“There’s a lot of ideas” to solve the challenge of urban drone delivery, Ganesh said. “I’m sure that time will come,” he added, “but it may not

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Illinois starts planning for COVID-19 vaccine as cases surge

SPRINGFIELD, Ill. (AP) — While battling a recalcitrant coronavirus pandemic, Gov. J.B. Pritzker on Wednesday started laying plans for distributing a safe and effective vaccine.

But other than saying that a vaccine would go first to health care providers, long-term care residents and other vulnerable populations, Pritzker, at his renewed daily COVID-19 briefing, offered few details, saying much depends on what the federal government ultimately approves to prevent the virus.

“The challenge of designing a plan now, of course, is that there’s so much about the vaccines that we don’t know,” Pritizker said in Chicago. “The most defining characteristic of this plan is that it’s adjustable as we go forward and learn more.”

Details such as whether a vaccine will require one or more than one dose to be effective, whether it needs refrigerated storage or could be stored at room temperature, and even how vaccine delivered in large containers will be broken down for specimens to be shipped to small health care facilities will affect the state plan, Pritzker said.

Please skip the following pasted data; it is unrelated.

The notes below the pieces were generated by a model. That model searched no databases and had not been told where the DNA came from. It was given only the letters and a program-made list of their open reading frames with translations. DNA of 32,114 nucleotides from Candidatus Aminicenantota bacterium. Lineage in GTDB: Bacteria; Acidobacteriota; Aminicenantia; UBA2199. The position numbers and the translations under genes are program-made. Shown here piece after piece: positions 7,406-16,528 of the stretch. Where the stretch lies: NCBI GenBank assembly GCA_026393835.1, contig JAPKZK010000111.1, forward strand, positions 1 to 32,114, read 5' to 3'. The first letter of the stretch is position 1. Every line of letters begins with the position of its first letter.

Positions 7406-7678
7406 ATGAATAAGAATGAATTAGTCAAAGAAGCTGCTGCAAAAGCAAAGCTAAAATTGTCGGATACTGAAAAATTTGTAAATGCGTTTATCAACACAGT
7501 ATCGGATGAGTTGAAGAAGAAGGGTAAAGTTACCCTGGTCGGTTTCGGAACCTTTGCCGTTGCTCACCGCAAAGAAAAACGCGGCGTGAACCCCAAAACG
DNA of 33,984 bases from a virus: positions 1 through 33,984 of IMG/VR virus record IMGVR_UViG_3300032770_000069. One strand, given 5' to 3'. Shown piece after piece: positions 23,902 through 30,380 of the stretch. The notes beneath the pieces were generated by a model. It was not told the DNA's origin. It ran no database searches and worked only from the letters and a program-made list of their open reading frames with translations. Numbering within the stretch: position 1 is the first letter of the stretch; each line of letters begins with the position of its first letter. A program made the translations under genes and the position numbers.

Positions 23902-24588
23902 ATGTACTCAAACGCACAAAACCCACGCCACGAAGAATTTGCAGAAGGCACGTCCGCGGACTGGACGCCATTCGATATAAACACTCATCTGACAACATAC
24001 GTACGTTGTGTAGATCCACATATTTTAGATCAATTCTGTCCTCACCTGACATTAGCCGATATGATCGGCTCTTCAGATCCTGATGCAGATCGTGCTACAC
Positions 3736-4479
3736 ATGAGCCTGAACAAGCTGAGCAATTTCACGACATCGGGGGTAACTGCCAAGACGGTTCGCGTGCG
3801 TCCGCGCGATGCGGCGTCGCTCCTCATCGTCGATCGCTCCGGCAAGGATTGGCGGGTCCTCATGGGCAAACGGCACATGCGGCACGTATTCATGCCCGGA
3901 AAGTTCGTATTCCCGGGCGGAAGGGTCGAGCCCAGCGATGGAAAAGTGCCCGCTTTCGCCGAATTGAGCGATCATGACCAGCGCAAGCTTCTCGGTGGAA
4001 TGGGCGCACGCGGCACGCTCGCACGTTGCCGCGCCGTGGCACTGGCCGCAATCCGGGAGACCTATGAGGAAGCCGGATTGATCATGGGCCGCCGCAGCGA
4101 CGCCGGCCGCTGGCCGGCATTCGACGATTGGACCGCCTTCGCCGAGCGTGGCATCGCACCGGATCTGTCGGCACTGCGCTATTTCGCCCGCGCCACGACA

Talk of a coming vaccine offered a bit of good news rarely available from the Democratic governor in the past week, after record-setting days for new infections and tighter restrictions starting in the coming days for parts of the state.

The Illinois Illinois Department of Public Health reported 69 new COVID-19-related deaths on Wednesday, the highest single-day total since June 16, among 4,352 new infections, the next-to-highest single-day total.

Deaths now total 9,345 among the 355,217 confirmed cases.

The Federal Food and Drug Administration has suggested that the earliest a vaccine would be available is by year’s end. That simply would mark the start of the rollout process for the states, said Dr. Ngoze Ezike, state health department director.